Southwest Airlines (PRWEB) October 20, 2005 -
fare leader, announced today it will initiate service from Denver International Airport beginning in early 2006. The airline will announce specifics of its flight schedule and fares via a news conference in Denver next week.
"Southwest has experienced strong Customer demand to serve an obvious gap in our route network, and this service will return Southwest's legendary low fares to Colorado," said Gary Kelly, Southwest's Chief Executive Officer. "Denver's growing community is one we have studied and intended to serve, for quite some time, and we look forward to also serving the people of the entire State of Colorado."
Southwest's announcement today is a testament to the positive changes that have occurred as a result of the construction and cost conscious operation of Denver International Airport. Southwest served the Denver market between 1983 and 1986 from Stapleton International Airport. Since then, the Denver airport system has established a strong infrastructure, with six runways, and substantially reduced its rates on a cost per passenger basis, creating an economically attractive environment for Southwest Airlines. Additionally, Denver International Airport was ranked number one for ontime arrivals in 2004, making the airport a great fit for Southwest's quick aircraft turn times.
"Over time, Denver International has dramatically reduced its costs, increased its efficiency, and demonstrated that Denver can be a viable opportunity for Southwest Airlines," Kelly said. "This year a leading travel publication named Denver as the 'Best Airport in North America.'"
Southwest Airlines was able to accelerate the start-up of this planned new city due to aircraft availability created by Hurricane Katrina-related schedule changes and the resumption of new aircraft deliveries from The Boeing Co. subsequent to the cessation of a Boeing work stoppage.
Historically, when Southwest enters a new city, fares drop substantially and demand for travel greatly increases. The U.S. Department of Transportation (DOT) in a 1993 study described the phenomenon as the "Southwest Effect." Statistics from one of Southwest's newest cities, Philadelphia, provide a perfect example:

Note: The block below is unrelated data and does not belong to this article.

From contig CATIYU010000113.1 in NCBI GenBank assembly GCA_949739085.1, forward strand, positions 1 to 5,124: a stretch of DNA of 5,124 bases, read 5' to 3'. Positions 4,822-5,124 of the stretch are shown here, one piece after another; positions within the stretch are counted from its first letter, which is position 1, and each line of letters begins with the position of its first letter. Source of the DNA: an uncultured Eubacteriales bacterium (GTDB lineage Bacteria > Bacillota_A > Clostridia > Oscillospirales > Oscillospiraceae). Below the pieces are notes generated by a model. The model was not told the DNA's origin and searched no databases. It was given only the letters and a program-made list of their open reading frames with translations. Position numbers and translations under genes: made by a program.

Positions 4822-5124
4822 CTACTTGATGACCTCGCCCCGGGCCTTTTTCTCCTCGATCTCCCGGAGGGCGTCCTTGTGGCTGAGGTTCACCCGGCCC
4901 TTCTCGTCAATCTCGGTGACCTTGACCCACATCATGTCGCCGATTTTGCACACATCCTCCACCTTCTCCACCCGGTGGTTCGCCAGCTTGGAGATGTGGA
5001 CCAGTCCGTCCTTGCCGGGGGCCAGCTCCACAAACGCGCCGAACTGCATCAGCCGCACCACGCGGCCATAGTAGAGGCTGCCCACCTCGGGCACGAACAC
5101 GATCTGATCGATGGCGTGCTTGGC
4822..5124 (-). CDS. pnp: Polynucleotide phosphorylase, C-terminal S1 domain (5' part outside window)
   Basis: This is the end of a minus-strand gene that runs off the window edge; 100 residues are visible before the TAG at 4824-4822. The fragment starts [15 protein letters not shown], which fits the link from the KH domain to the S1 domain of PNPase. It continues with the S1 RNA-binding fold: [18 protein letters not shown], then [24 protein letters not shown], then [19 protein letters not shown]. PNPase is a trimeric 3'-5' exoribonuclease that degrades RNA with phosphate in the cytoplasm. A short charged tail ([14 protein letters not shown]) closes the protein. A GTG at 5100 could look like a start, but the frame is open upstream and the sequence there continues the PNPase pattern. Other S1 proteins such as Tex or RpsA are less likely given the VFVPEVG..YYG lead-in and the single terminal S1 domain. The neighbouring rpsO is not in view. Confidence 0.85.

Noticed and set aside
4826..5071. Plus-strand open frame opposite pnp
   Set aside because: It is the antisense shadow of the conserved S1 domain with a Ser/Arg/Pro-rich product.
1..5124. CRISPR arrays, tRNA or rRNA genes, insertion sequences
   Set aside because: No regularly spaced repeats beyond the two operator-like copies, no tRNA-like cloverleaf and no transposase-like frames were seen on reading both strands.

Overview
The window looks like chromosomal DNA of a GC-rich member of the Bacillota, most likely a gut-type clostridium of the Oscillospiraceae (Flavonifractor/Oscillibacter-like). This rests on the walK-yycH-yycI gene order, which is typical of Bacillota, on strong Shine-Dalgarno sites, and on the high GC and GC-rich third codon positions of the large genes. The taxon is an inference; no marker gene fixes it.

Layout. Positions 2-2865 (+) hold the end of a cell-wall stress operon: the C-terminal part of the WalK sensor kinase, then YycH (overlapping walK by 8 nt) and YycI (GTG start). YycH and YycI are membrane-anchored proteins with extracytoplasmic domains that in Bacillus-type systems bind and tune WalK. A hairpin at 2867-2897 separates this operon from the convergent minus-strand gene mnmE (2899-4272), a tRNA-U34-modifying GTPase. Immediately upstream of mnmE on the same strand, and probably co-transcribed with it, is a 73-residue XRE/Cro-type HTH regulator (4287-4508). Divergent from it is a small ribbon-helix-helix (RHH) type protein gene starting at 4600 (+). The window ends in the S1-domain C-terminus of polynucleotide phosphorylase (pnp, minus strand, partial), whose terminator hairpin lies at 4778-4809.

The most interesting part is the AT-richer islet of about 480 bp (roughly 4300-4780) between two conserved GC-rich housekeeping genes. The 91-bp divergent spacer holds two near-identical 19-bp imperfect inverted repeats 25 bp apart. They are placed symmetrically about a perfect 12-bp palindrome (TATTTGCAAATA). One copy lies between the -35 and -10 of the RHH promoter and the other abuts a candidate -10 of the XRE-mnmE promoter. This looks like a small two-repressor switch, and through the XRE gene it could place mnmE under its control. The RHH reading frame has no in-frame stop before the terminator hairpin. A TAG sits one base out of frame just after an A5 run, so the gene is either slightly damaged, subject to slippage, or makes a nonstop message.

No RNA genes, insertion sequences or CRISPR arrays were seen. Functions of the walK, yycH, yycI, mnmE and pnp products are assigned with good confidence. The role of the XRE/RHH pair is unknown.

- Since Southwest Airlines entered the Philadelphia market in May 2004, total Philadelphia traffic has increased nearly 30 percent.
- In the third quarter of 2004, the average one-way fare between Philadelphia and Chicago Midway Airport fell 46 percent, while traffic increased by 137 percent. In addition, the average one-way fare between Philadelphia and Chicago O'Hare (an airport that Southwest Airlines does not serve) fell 44 percent, while traffic increased by 28 percent, showing that Southwest Airlines' arrival in new markets benefits even sister airports and other airlines.
Southwest has reported 32 consecutive years of profitability and job security for its Employees, and earlier this year celebrated its 34th year in business. Based in Dallas, Southwest operates a fleet of 439 Boeing 737s with an average age of nine years-among the youngest pure jet fleets in the domestic airline industry. Southwest Airlines, the nation's largest carrier in terms of domestic passengers enplaned, currently serves 61 airports in 31 states. Based in Dallas, Southwest currently operates more than 2,900 flights a day and has 31,000+ Employees systemwide.